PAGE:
Document Type

Article

Publication Date

2-2008

Journal or Book Title

Environmental Entomology

Volume

37

Issue

1

First Page

1

Last Page

10

DOI

10.1603/0046-225X(2008)37[1:SONATF]2.0.CO;2

Abstract

One of the possible adverse effects of transgenic insecticidal crops is the unintended decline in the abundance of nontarget arthropods. Field trials designed to evaluate potential nontarget effects can be more complex than expected because decisions to conduct field trials and the selection of taxa to include are not always guided by the results of laboratory tests. Also, recent studies emphasize the potential for indirect effects (adverse impacts to nontarget arthropods without feeding directly on plant tissues), which are difficult to predict because of interactions among nontarget arthropods, target pests, and transgenic crops. As a consequence, field studies may attempt to monitor expansive lists of arthropod taxa, making the design of such broad studies more difficult and reducing the likelihood of detecting any negative effects that might be present. To improve the taxonomic focus and statistical rigor of future studies, existing field data and corresponding power analysis may provide useful guidance. Analysis of control data from several nontarget field trials using repeated-measures designs suggests that while detection of small effects may require considerable increases in replication, there are taxa from different ecological roles that are sampled effectively using standard methods. The use of statistical power to guide selection of taxa for nontarget trials reflects scientists’ inability to predict the complex interactions among arthropod taxa, particularly when laboratory trials fail to provide guidance on which groups are more likely to be affected. However, scientists still may exercise judgment, including taxa that are not included in or supported by power analyses.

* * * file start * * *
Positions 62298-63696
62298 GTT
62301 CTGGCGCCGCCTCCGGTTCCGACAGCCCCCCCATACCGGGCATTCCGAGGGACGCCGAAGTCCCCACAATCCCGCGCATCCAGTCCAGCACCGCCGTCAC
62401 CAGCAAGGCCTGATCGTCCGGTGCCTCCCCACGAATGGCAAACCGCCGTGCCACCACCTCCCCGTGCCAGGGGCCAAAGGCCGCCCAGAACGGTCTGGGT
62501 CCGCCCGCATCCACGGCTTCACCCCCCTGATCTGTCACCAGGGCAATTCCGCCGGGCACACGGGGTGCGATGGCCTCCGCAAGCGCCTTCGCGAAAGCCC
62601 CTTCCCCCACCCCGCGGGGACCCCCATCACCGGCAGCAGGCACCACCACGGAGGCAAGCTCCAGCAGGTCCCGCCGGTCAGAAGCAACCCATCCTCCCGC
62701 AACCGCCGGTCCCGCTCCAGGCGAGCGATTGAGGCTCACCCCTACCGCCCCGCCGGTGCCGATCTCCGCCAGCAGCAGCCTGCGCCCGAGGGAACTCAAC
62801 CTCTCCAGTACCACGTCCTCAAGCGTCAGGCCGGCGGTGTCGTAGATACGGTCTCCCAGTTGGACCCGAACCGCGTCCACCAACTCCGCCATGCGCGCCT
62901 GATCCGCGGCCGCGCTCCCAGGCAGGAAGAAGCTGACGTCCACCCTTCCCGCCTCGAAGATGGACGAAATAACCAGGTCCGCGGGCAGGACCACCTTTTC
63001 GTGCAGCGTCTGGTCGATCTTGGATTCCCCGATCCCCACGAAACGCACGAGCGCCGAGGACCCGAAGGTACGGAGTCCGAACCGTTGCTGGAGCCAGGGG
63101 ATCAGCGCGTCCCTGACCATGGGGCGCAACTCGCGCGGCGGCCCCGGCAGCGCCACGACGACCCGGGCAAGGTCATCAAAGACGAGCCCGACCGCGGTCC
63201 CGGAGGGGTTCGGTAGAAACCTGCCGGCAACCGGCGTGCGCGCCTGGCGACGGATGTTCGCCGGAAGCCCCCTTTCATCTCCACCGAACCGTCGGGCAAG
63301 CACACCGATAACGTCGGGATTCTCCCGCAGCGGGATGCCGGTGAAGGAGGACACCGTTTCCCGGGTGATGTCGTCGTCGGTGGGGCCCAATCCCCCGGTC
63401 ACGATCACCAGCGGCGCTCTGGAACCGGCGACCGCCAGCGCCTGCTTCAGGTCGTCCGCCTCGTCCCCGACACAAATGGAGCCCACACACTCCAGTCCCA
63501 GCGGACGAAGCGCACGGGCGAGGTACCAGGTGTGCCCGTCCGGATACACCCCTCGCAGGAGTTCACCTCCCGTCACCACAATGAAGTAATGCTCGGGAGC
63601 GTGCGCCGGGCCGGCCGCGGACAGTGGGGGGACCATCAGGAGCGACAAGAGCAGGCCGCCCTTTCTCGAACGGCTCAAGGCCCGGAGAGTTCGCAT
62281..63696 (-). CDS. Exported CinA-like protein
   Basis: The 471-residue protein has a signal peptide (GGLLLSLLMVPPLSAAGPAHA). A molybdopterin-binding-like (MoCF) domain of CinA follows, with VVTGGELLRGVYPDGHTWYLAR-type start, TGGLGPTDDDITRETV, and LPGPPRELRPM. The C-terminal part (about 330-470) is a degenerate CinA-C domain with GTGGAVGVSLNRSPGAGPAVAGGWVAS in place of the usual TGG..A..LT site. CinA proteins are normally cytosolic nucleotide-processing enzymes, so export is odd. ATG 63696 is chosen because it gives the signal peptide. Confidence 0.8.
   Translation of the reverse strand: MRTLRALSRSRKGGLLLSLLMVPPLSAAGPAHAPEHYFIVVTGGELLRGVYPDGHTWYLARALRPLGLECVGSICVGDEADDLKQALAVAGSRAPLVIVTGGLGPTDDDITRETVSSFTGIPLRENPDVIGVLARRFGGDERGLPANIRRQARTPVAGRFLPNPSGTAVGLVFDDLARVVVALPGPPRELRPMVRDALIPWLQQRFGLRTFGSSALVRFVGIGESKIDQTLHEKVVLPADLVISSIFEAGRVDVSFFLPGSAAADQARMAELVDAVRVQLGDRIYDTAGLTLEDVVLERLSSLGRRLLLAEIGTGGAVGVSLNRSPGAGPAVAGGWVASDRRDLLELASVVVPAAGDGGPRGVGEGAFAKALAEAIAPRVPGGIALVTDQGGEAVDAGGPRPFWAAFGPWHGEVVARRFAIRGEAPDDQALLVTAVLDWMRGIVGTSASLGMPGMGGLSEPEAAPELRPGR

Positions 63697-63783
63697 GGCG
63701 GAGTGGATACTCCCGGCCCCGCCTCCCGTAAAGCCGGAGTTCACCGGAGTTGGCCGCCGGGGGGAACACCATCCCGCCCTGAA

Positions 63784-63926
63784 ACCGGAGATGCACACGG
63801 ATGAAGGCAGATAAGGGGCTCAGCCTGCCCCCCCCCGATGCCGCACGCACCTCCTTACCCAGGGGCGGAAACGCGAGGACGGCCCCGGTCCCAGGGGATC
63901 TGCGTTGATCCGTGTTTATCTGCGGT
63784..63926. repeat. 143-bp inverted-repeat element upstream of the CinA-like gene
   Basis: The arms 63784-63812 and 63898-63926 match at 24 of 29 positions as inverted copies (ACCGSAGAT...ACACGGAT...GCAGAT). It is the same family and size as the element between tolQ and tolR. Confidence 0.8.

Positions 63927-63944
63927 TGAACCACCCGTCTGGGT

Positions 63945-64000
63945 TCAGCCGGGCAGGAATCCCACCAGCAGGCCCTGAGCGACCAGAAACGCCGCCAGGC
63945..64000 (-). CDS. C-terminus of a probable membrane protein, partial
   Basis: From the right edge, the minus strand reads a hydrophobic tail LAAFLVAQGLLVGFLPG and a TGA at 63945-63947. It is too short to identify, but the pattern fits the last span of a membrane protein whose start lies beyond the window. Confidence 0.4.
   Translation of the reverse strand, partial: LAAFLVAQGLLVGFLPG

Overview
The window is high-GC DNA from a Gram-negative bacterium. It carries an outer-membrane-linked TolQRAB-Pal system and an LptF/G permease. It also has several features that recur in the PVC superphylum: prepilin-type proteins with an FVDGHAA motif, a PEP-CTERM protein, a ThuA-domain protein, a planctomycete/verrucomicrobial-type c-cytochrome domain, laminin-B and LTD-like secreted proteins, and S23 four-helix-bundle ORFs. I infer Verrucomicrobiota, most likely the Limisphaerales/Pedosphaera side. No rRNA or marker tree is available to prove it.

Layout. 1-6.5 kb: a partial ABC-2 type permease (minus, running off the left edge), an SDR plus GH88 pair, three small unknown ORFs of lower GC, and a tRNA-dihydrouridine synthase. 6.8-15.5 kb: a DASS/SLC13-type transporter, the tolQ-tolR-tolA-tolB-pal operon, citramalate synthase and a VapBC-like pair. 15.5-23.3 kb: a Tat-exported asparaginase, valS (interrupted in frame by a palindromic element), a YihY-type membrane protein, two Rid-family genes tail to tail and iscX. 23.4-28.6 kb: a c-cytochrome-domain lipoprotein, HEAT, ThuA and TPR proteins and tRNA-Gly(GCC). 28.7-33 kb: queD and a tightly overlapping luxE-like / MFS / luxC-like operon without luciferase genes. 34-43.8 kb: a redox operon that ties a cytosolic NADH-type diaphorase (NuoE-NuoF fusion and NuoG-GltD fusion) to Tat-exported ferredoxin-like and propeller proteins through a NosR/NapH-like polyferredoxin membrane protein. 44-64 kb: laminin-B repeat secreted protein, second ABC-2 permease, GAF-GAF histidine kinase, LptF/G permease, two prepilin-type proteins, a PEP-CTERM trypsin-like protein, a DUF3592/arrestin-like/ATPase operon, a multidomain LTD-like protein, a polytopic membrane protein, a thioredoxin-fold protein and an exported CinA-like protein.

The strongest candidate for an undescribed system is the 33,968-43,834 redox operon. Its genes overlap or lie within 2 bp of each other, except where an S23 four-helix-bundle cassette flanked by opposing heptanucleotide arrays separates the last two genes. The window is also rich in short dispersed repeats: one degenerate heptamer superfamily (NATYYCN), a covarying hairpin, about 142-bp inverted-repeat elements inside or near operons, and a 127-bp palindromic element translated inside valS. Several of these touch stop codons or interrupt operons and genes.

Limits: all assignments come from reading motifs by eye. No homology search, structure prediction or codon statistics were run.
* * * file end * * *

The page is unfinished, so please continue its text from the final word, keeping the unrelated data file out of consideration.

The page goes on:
Comments

This article is from Environmental Entomology; 37 (2008); 1-10; doi: 10.1603/0046-225X(2008)37[1:SONATF]2.0.CO;2

Rights

Works produced by employees of the U.S. Government as part of their official duties are not copyrighted within the U.S. The content of this document is not copyrighted.

Language

en

File Format

application/pdf

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